About this artwork
Coins were an ideal way for Byzantine emperors to circulate their images throughout the empire and beyond, since they were used to pay for imported merchandise and to pay foreign mercenaries. They could also be employed as powerful vehicles for propaganda, promoting dynastic succession and emphasizing the earthly emperor’s god-given right to rule. Justinian II (reigned 685-695 and 705-711) chose to have an image of himself holding a globe surmounted by a cross on the front (obverse) of this coin. On the back (reverse), a Greek cross is shown.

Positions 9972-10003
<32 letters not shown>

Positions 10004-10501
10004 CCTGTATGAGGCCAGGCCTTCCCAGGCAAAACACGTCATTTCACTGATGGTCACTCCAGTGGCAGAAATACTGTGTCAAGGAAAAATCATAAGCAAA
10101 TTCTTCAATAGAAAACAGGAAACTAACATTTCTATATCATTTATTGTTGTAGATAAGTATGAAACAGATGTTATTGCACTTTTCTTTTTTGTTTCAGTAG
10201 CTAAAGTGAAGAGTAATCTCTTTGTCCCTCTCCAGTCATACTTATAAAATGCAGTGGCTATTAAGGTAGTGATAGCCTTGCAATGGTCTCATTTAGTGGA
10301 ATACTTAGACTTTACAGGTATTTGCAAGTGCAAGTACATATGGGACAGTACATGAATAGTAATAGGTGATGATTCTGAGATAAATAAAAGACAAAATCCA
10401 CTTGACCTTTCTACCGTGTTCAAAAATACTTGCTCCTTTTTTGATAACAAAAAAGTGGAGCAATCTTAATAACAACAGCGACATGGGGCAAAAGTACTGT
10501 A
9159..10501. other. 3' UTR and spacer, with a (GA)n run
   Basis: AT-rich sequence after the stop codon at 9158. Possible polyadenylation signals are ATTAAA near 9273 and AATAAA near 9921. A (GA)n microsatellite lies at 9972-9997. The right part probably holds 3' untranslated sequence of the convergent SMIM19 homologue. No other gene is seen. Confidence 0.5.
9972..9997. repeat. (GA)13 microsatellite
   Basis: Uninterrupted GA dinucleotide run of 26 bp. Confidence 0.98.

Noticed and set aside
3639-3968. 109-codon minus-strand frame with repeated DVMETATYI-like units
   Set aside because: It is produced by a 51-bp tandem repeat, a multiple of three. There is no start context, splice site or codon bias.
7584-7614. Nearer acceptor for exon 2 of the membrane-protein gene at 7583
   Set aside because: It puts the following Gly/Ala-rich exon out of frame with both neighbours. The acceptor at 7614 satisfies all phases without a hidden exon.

From the fourth century on, the solidus was the preferred gold coin issued by Byzantine emperors. The solidus remained essentially unaltered in weight and purity until the tenth century. This coin here the depicts Justinian II is a tremissis, worth one-third of 1 solidus.
- Currently Off View
- Arts of the Ancient Mediterranean and Byzantium
- Tremissis (Coin) of Justinian II
- Byzantine Empire
- Struck 685 CE–695 CE
- Obverse: [...]TIИIVNYS Reverse: VIC.O ΛSV? / CONOB
- Diam. 1.4 cm; 1.38 g
- Gift of Emily Crane Chadbourne